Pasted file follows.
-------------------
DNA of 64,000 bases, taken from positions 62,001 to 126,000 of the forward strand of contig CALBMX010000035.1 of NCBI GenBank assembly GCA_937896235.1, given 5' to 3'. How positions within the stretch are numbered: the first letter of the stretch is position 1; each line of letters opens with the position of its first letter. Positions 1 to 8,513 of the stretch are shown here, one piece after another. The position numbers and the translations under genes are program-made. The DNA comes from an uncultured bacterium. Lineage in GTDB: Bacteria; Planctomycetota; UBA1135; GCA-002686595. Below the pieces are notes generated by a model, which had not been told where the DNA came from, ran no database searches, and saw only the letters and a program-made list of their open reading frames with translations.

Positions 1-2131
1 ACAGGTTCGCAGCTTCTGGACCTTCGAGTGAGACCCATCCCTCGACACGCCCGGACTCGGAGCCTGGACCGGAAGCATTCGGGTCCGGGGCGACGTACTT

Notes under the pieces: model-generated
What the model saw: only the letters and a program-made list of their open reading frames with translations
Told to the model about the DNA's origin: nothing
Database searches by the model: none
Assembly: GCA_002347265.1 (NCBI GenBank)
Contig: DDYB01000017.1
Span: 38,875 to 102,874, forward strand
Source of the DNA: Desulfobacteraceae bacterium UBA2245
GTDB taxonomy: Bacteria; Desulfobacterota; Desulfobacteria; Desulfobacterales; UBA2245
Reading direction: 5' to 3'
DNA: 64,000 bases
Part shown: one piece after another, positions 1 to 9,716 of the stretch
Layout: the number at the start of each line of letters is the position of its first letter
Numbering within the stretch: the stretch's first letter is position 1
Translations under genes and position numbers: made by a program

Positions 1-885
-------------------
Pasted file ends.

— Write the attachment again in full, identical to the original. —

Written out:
DNA of 64,000 bases, taken from positions 62,001 to 126,000 of the forward strand of contig CALBMX010000035.1 of NCBI GenBank assembly GCA_937896235.1, given 5' to 3'. How positions within the stretch are numbered: the first letter of the stretch is position 1; each line of letters opens with the position of its first letter. Positions 1 to 8,513 of the stretch are shown here, one piece after another. The position numbers and the translations under genes are program-made. The DNA comes from an uncultured bacterium. Lineage in GTDB: Bacteria; Planctomycetota; UBA1135; GCA-002686595. Below the pieces are notes generated by a model, which had not been told where the DNA came from, ran no database searches, and saw only the letters and a program-made list of their open reading frames with translations.

Positions 1-2131
1 ACAGGTTCGCAGCTTCTGGACCTTCGAGTGAGACCCATCCCTCGACACGCCCGGACTCGGAGCCTGGACCGGAAGCATTCGGGTCCGGGGCGACGTACTT

Notes under the pieces: model-generated
What the model saw: only the letters and a program-made list of their open reading frames with translations
Told to the model about the DNA's origin: nothing
Database searches by the model: none
Assembly: GCA_002347265.1 (NCBI GenBank)
Contig: DDYB01000017.1
Span: 38,875 to 102,874, forward strand
Source of the DNA: Desulfobacteraceae bacterium UBA2245
GTDB taxonomy: Bacteria; Desulfobacterota; Desulfobacteria; Desulfobacterales; UBA2245
Reading direction: 5' to 3'
DNA: 64,000 bases
Part shown: one piece after another, positions 1 to 9,716 of the stretch
Layout: the number at the start of each line of letters is the position of its first letter
Numbering within the stretch: the stretch's first letter is position 1
Translations under genes and position numbers: made by a program

Positions 1-885